9 thoughts on “An intimate moment”

  1. Anybody else noticed how Bolivar is turning his head *away* from these two?
    Coincidence? I think not!
    Julio

  2. And, please, let us not forget the photo of Castro and Pope John Paul II holding hands, or of Mother Teresa kissing Castro on the cheek (or was it Castro kissing her on the cheek?).

  3. A new idea for a cartoon series drawing from the hijinks of these bandit buffoons: “La Cherna y el Pargo.” For our Americano friends: In Cuba, cherna (grouper) and pargo (snapper) were slang terms used to label gay folks. Don’t ask me why these were based on fish…

    Mutt and Jeff, step aside. La Cherna y el Pargo are here!

  4. Mora: There is no anti-Catholicism at play in pointing out that both John Paul II and Mother Teresa were photographed in tender moments with Fidel Castro. Surely, you have seen the photographs? As for Mother Teresa, she not only met with Castro but praised him. Fidel Castro, let me remind you, was excommunicated by the Roman Catholic Church. I will always love Pope John XXIII for that. Which leads me to another question, Mora, which I will pose to you since you seem to have a special interest in Catholic matters: How was it possible for the Pope or Mother Teresa to meet, hold hands with, praise, or, in short, “commune” with an excommunicant? I suppose also, Mora, that you must have a very low opinion of Jose Marti, who said that “Christianity died at the hands of Catholicism.”

  5. I SAID no Catholic-bashing. You are abusing moral giants who have done more good in the world than any Protestant fundamentalist ever will. For your information, Mother Teresa and Pope JPII are operating OUTSIDE the realm of worldly politics and affairs. Unlike so many Protestant fundamentalists like yourself, they actually READ the Bible. The Bible says love your enemies. That is what they were doing. You are trying to portray them as BEING their enemies but that isn’t what happened at all. Nobody did more to destroy communism than John Paul II. And nobody attacked poverty like Mother Teresa. No Protestant fundamentalist can hold a candle to these two moral giants.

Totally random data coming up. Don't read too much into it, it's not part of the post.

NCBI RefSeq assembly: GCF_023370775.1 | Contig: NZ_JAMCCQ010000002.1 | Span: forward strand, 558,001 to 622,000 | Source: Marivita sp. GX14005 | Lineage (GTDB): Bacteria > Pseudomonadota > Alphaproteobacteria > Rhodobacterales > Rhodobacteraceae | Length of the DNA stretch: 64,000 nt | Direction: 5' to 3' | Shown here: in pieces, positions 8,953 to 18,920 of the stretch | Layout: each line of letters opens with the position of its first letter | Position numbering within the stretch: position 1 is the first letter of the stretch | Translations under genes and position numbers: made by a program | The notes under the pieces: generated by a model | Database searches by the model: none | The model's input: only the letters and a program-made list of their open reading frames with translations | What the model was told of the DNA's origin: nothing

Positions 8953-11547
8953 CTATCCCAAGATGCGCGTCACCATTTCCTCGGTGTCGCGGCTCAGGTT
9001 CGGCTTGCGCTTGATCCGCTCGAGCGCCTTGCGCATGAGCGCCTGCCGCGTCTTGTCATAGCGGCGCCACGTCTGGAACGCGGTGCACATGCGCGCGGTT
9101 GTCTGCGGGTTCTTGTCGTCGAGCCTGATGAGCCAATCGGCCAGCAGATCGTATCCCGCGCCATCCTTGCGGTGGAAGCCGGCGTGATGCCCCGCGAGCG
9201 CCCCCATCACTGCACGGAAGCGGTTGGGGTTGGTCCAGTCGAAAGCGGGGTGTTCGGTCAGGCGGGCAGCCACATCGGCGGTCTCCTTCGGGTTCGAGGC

Bashing them is just plain despicable.

  6. I am not a Protestant fundamentalist, Mora. I am, in fact, an unreconstructed pre-Vatican II conservative Roman Catholic (somewhere else on this blog you will find my defense of Pius XII). It appears to me that the Bible tells us all to forgive our enemies, not just the elect. Have you, Mora, forgiven Castro? I haven’t nor will I. To be forgiven you must acknowledge wrong and be willing to seek forgiveness and do penance. I doubt that Castro confessed his sins or sought absolution from Pope John Paul II. Hence it was against canonical law for either John Paul II or Mother Teresa to commune with this unrepentant excommunicant.

    I remember when John Paul II visited Miami. His travels took him within 3 feet of the Shrine of Our Lady of Charity, but he refused to enter the “exile” chapel for fear of offending Castro. Although he excoriated the Communist leaders of Eastern Europe in no uncertain terms in homilies recited in their presence, he refused to criticize in any way his Cuban host when he visited the island, limiting himself to condemning the U.S. trade embargo and indescript comments about “the world opening itself to Cuba and Cuba opening itself to the world.” (John Paul II did support trade sanctions on South Africa, however). Still, this was better than Mother Teresa, who actually did praise Castro as a humanitarian. Neither the Pope nor Mother Teresa, however, ever went so far as Cardinal Etchegaray, who proclaimed Castro “the greatest blessing” that God ever conferred on the Cuban people. Thank God he didn’t end up as pope!

  7. And, by the way, Mora, criticizing the public acts of Catholic leaders is not “Catholic bashing.” “Catholic bashing” is attacking the tenets of the Church or challenging her right to exist.

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